For more than thirty years,
Chicago Appleseed and the Council of Lawyers have fought for the systemic changes needed to ensure fair and anti-racist courts in Cook County, Illinois, and beyond.
Together, we leverage the unique insights and best practices of members, volunteers, and community partners to interrupt cycles of poverty, mass incarceration, and racial injustice perpetrated by all aspects of the legal system. Through mixed-method, community-informed research, the Collaboration for Justice advocates for practical, evidence-based solutions to improve the quality of justice in Cook County.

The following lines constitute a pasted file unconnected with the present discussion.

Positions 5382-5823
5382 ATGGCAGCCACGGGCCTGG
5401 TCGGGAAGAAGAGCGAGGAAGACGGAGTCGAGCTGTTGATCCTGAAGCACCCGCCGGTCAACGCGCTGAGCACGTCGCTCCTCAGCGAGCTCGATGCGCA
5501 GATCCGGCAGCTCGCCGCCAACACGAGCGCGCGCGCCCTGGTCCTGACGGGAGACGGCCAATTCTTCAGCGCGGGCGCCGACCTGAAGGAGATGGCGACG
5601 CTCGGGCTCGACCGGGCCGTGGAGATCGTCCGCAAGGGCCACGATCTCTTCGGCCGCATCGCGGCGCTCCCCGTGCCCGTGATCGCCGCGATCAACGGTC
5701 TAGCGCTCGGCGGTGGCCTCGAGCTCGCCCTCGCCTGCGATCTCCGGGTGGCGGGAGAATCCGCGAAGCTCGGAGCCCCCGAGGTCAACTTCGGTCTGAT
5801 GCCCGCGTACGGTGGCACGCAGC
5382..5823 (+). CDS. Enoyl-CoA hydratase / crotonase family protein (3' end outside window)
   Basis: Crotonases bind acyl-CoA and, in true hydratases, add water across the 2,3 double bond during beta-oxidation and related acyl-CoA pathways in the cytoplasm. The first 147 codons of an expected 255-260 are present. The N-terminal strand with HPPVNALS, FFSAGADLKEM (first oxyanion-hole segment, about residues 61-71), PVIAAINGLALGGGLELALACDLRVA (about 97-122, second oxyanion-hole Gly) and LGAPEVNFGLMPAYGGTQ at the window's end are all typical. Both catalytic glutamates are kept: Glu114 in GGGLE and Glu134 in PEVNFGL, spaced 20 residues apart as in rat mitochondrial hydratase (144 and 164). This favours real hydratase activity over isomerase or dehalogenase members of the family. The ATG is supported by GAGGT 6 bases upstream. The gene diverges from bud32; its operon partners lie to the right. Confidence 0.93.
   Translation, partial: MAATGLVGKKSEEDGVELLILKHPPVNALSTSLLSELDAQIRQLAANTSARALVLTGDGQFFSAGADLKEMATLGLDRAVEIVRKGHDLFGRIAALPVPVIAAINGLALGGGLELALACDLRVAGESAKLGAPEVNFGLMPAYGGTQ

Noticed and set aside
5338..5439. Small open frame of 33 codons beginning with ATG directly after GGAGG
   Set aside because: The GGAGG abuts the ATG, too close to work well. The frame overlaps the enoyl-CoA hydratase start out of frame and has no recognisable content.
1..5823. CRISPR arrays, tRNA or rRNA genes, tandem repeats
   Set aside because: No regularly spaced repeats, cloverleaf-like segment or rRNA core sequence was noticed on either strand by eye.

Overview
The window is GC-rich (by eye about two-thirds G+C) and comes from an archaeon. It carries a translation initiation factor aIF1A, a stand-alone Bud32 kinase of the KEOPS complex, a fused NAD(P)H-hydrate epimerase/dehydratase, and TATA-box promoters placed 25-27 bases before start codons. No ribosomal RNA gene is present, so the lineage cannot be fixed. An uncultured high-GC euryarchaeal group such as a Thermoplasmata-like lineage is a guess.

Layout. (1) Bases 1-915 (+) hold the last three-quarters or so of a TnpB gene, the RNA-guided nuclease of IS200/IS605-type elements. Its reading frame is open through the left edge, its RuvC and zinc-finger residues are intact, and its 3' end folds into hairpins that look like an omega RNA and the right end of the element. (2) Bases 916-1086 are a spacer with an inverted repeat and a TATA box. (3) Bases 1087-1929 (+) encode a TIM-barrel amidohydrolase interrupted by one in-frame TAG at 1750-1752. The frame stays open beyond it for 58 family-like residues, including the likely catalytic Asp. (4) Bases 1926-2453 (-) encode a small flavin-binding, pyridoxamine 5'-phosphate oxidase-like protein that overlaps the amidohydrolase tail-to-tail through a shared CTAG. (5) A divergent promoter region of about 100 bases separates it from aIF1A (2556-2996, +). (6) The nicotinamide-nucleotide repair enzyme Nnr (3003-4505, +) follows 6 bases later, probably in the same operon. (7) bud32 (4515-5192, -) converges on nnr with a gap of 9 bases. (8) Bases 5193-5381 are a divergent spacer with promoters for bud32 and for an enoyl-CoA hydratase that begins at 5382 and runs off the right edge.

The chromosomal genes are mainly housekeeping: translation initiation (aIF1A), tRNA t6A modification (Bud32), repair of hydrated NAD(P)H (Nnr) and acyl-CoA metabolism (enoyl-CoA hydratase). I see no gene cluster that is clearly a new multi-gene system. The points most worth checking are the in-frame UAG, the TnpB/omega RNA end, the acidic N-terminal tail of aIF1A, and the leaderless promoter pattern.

Chicago Appleseed and the Chicago Council of Lawyers form a "Collaboration for Justice" focused on improving lives by improving the courts. Our courts sit at the intersection of systemic problems in our communities and the government’s response to them. We cannot build an equitable and just world without equitable and just courts.
"When it comes to Chicago Appleseed and the Collaboration for Justice, I always talk about it as an
INVESTMENT versus a donation. I feel like Chicago Appleseed has done so much work to try to fundamentally
change the infrastructure of this city, and restore some degree of equity and justice in the Chicago courts."
Eamon and Kay Daly
Chicago Residents, and Longtime Financial Supporters of the Collaboration for Justice